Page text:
The tack-on run proved to be the difference as Stanton led off the eighth with a homer off Carlos Torres. It was the slugger's third homer in as many games, and he moved into a tie with Baltimore's Nelson Cruz for the MLB lead with 36 blasts.
Stanton now has 153 career homers, one shy of Dan Uggla's franchise record.
Still, New York claimed two of three at Marlins Park, and have won seven of its last eight from Miami. The Marlins are 67-71, while the Mets improved to 66-74, two games back in the division standings. Miami is 6-10 overall against New York this season.
"Any time we lose this time of year, we all know where we're at," Miami manager Mike Redmond said. "You've got to win ballgames. We all know that. You don't have to remind guys, and guys are battling. This is a new spot for us, playing games with a little bit of pressure. Unfortunately, we didn't play well enough to win."
The Marlins have dropped four straight series after splitting a two-game set with the last-place Rangers.
"It's tough," Miami starter Tom Koehler said. "Obviously, we know what we have in front of us. We know what needs to be done. I don't want to say guys are pressing. We're not doing that. That big pitch, that big play, that big hit, we're missing. Unfortunately, it's the little things inside the game that are coming back to hurt us right now."
The lack of shutdown innings also is biting Miami. Twice on Wednesday, the Mets responded with runs immediately after the Marlins scored.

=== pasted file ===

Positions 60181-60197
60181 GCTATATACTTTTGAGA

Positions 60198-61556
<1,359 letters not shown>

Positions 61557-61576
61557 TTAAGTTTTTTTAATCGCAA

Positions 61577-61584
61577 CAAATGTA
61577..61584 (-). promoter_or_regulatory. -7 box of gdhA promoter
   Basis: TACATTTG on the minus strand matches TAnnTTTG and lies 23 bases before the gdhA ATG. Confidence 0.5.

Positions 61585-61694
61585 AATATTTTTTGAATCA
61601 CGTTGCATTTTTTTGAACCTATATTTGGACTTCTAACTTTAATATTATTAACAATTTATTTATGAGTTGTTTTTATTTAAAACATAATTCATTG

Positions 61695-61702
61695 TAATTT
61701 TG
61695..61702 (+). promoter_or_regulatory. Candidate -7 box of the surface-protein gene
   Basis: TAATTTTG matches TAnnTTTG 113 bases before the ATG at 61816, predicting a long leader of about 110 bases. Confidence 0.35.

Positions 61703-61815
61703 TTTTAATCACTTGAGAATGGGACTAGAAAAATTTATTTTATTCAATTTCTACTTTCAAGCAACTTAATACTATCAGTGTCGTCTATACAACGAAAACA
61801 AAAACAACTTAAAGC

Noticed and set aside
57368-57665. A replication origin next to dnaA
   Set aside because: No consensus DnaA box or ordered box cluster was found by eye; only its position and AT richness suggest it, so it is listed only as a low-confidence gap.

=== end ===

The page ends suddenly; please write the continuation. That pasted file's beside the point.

After Christian Yelich hit a game-tying RBI single in the seventh inning, New York responded with two runs charged to Mike Dunn in the eighth. Matt den Dekker's bunt single got the inning going. With one out, Lucas Duda singled. Bryan Morris relieved Dunn and allowed the tie-breaking double to d'Arnaud. With one out, Herrera drove in the second run of the inning on his fielder's choice, beating out a double-play grounder.
"The first guy laid down the perfect bunt, and I hung a slider to Duda," Dunn said. "You can't do that in the eighth."
The Marlins ended up letting a game slip away on a night Koehler struck out a career-high 10 over seven innings. The right-hander was hurt by a two-run homer to Kirk Nieuwenhuis in the fourth inning. Other than that, he was impressive. Previously, he had fanned as many as eight.
"Sometimes you've got to go out there and win a ballgame, 1-0," Koehler said. "That's what you see the really solid starters do. They go out there when the team gives them a lead, and they shut them down."
Jacob deGrom logged 114 pitches over six innings, but he gave up just one run in a no-decision for New York.
"Jake really struggled with his command," Mets manager Terry Collins said. "But as he's done all year long, he keeps us in the game because he's got good enough stuff."
With deGrom out after six, the Marlins responded in the seventh to pull even at 2. Adeiny Hechavarria doubled with one out off Buddy Carlyle. With two outs and a runner on third, lefty Dario Alvarez made his MLB debut against Yelich, who delivered the game-tying single to right.
The Marlins, who were in a stretch of scoring one run in 16 innings against deGrom, were able to get on the board in the third inning. Miami pushed across the run on Casey McGehee's infield single that deflected off deGrom's glove.
Each team had chances in the first inning. New York opened the game by putting runners on second and third with no outs. But Koehler struck out David Wright, Duda and d'Arnaud in succession.
"The Mets have played us tough, and they've hit our pitchers," Redmond said. "That's just it. They've found a way to get a bunch of hits and score runs against our guys."